The island has relatively high unemployment, so this is especially bad news during a recession. It is a personal tragedy for the skilled staff who are losing their jobs. It is just as much a tragedy for the island’s economy. It is also a blow for the emerging market in renewable energies in the UK. The whole affair rather spoils the Government’s energy strategy, which aims to

Vestas proposes to move manufacturing of its turbine blades to the United States of America and China, where, of course, it would be carried out at a lower price. The Government have failed to ensure the right conditions for investment in renewable energy. They have also failed to protect the whole economy from the worst effects of the recession.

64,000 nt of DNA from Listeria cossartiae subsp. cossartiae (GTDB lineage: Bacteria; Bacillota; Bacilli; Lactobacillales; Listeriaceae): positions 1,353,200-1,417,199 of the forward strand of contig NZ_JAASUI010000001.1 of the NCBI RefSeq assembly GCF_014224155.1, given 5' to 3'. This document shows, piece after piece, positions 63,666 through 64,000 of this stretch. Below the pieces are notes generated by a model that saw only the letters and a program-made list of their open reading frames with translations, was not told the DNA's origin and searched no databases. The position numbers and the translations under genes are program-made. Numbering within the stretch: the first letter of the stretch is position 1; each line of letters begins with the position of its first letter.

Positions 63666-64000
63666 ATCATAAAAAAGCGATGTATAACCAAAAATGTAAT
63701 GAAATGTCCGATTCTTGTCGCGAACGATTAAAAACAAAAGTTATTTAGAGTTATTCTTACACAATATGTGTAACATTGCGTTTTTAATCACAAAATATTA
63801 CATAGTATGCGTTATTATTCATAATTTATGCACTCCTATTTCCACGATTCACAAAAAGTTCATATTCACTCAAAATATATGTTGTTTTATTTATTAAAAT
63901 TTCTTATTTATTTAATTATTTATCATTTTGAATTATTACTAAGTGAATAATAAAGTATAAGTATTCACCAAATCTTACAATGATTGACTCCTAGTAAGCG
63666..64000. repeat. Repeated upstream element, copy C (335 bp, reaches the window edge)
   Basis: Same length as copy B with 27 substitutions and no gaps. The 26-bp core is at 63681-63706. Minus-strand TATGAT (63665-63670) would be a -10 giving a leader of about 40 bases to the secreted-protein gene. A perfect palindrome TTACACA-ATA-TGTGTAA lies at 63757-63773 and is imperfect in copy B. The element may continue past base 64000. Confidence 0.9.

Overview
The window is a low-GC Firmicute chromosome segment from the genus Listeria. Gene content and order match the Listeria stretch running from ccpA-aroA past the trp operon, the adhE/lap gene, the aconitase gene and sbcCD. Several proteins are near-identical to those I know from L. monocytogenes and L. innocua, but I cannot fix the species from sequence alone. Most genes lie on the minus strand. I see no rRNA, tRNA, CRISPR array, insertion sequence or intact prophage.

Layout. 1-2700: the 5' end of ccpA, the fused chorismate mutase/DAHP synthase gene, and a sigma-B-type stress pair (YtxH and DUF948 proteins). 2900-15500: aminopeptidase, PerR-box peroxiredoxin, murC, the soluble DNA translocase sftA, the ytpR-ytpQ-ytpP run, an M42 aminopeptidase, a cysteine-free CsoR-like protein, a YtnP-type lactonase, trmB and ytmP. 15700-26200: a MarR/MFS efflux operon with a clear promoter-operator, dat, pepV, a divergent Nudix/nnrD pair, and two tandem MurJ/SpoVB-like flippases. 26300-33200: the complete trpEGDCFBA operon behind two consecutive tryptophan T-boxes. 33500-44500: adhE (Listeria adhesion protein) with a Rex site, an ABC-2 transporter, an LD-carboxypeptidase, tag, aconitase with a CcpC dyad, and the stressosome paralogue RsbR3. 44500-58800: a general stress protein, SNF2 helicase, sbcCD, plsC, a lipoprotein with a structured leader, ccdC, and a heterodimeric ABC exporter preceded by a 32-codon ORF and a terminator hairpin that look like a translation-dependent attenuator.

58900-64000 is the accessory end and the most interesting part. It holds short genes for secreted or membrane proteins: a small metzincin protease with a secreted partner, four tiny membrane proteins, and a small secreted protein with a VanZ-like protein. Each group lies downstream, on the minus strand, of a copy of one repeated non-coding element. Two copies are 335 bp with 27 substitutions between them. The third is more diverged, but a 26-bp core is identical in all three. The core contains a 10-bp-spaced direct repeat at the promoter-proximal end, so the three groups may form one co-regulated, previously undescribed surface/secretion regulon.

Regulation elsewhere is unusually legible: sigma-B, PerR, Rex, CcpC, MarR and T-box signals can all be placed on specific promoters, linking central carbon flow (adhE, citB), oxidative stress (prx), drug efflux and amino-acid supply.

Vestas has since said that it may reopen a manufacturing plant in the UK somewhere, sometime in the future. I fear it may be too late for those losing their jobs on the island. I hope that the economy recovers swiftly, and that skilled jobs return to the island. Meanwhile, 600 islanders and their families face a bleak future.

A subject that has been causing concern to farmers on the island is the disposal of fallen stock. The island does not have facilities to incinerate fallen stock, which is, I understand, the preferred method. Since 2003, the Isle of Wight has not been covered by the national fallen stock scheme. As the name suggests, the scheme facilitates the safe disposal of fallen stock. During that period, with the approval of the Department for Environment, Food and Rural Affairs but without derogation, farmers on the Isle of Wight were unofficially allowed to bury fallen stock on their land. That practice, however, was not in compliance with DEFRA regulations, leaving island farmers in a vulnerable position.